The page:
Wednesday, December 2, 2015

Saint Paul and Intelligent Design

"Fesoj - Papilio machaon (by)" by fesoj
Licensed under CC BY 2.0 via Commons
For since the creation of the world God’s invisible qualities—his eternal power and divine nature—have been clearly seen, being understood from what has been made, so that people are without excuse.
Romans 1:20 NIV
Modern Intelligent Design movement criticizes the prevalent view often heard from natural scientist that randomness and chance underlie all creation, physical and biological.

The words quoted from Paul's Epistle to the Christians in Rome around 55 or 57 AD are definitely in agreement with the emphasis of ID leaning scientists on the deep order and mathematical genius visible in Nature for all to see.

However, to my mind Saint Paul's words cannot be categorized as ID as there are a number of fundamental differences between his approach and what Intelligent Design people present.
  1. St. Paul does not write in secular terms about some attribute in Nature. Instead, there is an intensively personal God whose enormous power and deep wisdom all people can see in His works and who cares what people think about Him.
  2. Despite of the clear and overwhelming evidence of God's wisdom in Creation humans do not worship Him nor give Him the glory that belongs to Him.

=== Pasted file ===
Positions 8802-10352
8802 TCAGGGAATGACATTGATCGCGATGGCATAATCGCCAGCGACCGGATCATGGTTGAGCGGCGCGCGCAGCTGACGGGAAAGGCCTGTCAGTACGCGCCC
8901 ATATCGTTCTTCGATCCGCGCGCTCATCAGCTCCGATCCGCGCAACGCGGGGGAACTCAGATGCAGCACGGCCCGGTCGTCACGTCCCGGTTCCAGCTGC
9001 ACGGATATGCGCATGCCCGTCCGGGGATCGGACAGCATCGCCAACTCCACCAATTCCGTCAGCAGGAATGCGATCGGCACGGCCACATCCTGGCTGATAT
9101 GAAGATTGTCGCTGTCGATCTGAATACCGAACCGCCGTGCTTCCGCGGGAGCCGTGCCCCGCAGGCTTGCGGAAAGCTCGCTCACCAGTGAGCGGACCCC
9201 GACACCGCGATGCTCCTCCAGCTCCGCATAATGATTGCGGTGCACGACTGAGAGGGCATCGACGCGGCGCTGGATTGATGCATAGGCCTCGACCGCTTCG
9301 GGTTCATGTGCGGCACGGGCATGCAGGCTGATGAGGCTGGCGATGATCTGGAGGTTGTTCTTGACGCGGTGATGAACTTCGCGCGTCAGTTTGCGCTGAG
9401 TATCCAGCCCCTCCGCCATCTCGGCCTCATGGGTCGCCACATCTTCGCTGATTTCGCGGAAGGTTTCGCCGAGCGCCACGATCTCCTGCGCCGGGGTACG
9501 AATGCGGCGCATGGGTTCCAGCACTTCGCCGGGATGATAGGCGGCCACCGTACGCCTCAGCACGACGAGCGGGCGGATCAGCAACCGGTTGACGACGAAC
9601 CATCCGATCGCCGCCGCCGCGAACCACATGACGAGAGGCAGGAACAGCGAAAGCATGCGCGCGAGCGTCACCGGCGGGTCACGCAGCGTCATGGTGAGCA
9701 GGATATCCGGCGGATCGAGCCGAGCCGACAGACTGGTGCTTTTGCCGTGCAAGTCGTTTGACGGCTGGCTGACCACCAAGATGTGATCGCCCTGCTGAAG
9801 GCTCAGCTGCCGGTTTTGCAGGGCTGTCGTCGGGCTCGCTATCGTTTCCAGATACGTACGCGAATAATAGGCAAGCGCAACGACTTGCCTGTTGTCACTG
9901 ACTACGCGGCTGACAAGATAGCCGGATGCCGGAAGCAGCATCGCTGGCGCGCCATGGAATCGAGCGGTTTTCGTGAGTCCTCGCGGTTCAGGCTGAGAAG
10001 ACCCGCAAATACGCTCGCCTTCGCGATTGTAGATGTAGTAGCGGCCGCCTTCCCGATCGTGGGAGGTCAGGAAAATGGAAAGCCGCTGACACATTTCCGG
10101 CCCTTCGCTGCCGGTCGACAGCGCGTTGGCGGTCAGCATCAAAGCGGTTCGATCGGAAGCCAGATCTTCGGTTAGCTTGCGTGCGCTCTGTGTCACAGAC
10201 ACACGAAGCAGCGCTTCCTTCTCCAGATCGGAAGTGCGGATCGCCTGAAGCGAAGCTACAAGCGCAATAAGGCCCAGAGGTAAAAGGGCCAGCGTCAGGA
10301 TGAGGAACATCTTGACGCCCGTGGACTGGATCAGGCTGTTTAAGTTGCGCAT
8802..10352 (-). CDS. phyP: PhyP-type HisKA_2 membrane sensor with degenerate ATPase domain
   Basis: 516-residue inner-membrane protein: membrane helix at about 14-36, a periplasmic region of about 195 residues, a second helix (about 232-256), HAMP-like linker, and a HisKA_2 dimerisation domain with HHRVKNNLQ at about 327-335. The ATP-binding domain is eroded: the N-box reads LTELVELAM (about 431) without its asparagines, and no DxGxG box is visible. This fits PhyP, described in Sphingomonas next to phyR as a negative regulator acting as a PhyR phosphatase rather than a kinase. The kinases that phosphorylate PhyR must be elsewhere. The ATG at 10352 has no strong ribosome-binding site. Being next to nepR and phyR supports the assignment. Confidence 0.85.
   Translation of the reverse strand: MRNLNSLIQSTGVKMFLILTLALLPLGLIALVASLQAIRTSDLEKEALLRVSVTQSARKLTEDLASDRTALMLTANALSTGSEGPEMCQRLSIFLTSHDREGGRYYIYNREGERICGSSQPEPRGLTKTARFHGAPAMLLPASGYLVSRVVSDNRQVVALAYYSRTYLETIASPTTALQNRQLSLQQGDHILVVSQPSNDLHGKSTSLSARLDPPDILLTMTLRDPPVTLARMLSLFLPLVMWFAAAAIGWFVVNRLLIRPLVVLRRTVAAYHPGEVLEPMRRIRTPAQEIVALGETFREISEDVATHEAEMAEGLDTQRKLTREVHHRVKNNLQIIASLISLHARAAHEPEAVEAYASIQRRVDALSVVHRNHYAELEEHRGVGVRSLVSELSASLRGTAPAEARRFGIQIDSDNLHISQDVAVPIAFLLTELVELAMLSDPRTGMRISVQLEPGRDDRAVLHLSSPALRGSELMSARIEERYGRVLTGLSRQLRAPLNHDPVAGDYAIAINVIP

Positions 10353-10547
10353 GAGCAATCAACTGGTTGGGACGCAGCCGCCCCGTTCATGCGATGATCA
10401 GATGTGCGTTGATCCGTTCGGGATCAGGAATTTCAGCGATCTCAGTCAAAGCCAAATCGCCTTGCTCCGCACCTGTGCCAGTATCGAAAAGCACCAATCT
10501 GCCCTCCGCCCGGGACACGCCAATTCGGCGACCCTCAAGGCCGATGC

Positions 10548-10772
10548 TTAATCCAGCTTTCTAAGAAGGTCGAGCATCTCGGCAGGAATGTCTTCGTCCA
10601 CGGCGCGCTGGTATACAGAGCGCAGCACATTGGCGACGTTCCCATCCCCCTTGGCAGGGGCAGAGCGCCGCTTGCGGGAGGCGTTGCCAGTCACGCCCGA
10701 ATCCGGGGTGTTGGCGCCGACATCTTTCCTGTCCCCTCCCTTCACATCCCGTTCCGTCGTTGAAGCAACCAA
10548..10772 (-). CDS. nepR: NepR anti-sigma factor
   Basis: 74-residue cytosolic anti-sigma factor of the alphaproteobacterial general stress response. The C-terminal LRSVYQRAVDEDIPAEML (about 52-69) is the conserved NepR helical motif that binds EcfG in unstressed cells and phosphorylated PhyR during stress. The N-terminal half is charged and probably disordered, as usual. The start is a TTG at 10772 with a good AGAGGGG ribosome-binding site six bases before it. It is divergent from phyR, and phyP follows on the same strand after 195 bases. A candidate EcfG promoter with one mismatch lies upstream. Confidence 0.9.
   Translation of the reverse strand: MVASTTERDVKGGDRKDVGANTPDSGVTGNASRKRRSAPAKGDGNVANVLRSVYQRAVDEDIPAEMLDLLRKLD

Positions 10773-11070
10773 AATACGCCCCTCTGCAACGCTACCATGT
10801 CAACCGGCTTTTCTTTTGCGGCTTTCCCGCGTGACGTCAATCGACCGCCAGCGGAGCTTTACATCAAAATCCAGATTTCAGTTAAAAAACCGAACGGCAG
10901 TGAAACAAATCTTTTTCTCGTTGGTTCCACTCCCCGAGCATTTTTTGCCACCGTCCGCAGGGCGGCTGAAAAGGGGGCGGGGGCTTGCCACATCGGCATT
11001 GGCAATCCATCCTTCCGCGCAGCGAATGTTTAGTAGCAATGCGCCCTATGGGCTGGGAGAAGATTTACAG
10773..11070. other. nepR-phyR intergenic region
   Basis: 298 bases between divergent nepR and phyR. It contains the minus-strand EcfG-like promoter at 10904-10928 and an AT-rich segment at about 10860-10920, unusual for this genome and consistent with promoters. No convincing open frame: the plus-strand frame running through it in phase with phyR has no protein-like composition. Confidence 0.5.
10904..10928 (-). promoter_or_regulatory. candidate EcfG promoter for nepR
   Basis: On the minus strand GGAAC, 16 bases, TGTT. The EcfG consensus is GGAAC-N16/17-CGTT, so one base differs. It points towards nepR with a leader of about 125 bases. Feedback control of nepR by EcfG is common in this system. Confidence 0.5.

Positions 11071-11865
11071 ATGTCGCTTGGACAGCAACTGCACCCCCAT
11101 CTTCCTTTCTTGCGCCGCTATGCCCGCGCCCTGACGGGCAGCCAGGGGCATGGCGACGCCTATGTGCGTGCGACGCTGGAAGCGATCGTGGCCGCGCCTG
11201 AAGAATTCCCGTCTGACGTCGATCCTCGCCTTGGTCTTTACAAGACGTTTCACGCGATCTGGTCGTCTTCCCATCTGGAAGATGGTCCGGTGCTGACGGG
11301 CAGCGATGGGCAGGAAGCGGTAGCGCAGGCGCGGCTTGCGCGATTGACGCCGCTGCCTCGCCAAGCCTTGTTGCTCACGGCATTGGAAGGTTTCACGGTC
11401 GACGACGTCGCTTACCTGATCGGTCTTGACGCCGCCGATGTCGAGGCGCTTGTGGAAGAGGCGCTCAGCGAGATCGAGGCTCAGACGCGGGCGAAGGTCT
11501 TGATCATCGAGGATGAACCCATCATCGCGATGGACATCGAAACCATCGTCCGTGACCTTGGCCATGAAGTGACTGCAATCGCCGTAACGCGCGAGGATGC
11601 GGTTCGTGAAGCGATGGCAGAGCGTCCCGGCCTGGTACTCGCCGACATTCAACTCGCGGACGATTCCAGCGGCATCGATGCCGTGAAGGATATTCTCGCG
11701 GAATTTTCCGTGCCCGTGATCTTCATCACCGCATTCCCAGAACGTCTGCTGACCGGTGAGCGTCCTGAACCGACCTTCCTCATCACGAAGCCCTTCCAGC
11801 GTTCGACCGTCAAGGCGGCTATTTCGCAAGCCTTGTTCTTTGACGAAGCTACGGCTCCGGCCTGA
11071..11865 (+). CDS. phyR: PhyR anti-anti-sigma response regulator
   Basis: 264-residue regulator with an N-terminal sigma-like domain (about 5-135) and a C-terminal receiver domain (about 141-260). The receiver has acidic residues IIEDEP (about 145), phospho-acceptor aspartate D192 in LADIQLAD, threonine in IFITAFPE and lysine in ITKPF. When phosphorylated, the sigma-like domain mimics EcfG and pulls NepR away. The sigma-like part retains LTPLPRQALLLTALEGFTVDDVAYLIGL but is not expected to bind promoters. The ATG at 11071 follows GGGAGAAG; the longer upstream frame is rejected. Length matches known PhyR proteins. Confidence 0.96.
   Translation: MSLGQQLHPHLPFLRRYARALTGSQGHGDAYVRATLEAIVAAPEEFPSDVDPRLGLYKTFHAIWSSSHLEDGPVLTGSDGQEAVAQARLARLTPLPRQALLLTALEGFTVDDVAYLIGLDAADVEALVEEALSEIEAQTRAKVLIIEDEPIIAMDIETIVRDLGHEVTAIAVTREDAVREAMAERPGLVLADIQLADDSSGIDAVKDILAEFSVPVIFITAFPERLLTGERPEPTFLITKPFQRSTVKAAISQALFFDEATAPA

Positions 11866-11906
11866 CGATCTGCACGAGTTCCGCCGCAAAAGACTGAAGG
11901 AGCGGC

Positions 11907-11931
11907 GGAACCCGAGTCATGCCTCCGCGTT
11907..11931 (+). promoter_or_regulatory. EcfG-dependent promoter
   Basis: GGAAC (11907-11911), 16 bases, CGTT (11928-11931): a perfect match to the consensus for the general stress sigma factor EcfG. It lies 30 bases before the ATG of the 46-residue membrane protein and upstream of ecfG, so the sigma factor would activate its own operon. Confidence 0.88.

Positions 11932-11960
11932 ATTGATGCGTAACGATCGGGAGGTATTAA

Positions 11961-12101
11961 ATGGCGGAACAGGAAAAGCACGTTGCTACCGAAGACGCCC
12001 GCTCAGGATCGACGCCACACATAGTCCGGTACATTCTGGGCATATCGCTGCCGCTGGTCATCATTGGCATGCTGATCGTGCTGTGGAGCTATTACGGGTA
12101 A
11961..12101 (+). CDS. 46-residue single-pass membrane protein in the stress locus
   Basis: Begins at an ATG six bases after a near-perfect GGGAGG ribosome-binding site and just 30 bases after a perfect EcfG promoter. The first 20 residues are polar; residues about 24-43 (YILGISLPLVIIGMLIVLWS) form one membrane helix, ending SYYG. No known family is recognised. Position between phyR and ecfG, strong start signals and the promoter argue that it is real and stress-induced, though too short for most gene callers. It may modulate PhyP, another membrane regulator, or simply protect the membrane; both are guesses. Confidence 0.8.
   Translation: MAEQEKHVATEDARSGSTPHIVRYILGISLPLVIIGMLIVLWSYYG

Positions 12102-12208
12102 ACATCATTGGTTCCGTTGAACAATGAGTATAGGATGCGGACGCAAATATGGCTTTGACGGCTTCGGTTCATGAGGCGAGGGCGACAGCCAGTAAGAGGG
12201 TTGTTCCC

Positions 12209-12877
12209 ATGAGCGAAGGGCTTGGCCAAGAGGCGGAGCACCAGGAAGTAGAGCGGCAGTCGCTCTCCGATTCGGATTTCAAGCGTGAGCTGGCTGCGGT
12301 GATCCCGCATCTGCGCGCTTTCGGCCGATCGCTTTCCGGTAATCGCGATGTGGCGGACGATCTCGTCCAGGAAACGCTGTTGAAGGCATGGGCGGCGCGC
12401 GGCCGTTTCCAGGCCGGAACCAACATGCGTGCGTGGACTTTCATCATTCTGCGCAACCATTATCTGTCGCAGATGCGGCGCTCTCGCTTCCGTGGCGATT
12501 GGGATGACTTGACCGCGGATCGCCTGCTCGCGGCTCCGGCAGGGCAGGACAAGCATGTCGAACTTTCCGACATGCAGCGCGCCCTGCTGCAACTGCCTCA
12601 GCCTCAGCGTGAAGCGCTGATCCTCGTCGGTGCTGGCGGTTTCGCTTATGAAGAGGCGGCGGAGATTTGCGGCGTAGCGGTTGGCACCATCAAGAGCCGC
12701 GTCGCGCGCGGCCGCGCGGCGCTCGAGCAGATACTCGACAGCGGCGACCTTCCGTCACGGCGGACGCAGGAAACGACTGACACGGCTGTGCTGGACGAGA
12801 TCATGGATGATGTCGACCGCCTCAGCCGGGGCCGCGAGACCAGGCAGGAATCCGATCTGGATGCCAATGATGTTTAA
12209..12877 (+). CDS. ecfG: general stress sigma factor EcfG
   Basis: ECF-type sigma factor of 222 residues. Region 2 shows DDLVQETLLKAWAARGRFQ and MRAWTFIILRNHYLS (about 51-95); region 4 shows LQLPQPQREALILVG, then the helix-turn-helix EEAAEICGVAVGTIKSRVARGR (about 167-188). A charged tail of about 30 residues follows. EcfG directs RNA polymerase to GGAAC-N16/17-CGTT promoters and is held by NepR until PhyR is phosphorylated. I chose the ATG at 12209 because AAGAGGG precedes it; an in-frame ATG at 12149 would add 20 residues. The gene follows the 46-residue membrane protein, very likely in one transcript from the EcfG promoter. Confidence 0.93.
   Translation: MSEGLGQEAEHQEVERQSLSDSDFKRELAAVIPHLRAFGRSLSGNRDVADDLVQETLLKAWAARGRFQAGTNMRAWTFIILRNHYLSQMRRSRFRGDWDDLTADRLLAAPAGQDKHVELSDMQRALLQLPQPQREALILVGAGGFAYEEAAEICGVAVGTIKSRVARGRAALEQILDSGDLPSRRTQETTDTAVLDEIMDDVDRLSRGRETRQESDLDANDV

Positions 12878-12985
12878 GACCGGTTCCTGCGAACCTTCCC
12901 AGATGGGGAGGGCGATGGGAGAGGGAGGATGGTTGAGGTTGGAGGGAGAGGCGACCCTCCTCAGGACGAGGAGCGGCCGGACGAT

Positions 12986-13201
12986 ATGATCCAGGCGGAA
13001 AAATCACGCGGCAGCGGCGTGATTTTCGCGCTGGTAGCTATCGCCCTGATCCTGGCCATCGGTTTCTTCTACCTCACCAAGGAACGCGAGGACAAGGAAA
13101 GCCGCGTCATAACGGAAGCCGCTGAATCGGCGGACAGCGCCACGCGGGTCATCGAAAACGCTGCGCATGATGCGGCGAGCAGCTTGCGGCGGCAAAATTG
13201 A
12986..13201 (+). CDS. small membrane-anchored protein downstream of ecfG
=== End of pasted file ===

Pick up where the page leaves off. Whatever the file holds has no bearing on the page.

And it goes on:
3. The epistle is here not about studying Nature in the style of Greek and Roman scientists asking nicely that also God should be added to the picture. Instead. the focus is on the significance to the moral state of humanity and anger of God as humans do not give glory Him for his divine works of Creation.
Intelligent Design gently tries to convince scientific community - and those deciding about school curriculum - that there is no way chaotic systems could automatically create the complexity of Universe and life, Instead of apologetic attempts to convince people, Paul goes on direct attack for the lack of respect towards the God of Israel, Father of Jesus Christ.

Consequently, we suggest that natural scientists continue doing what they do best, study the Nature with all the means available for them (ethical means, that is) and that they - and we all studying their work and benefiting from it - remember to praise God when it is time to do so. It is dangerous to try to mix God with science as if we would be able to do that. But it is also dangerous to attribute the Nature to random chance because it raises the anger of God.

Johann Sebastian Bach marked all his musical works with SDG - sola dei gloria - and we can hear God's blessing and the joy of angels in his masterpieces, even in the secular ones, the flow of musical life.

A natural scientist who in the appropriate context praises God the Creator will experience the same result - by this behavior he pleases God by doing what we humans have been created to do: to give glory to the God in Heaven.

gloria in excelsis deo 
et in terra pax hominibus bonae voluntatis


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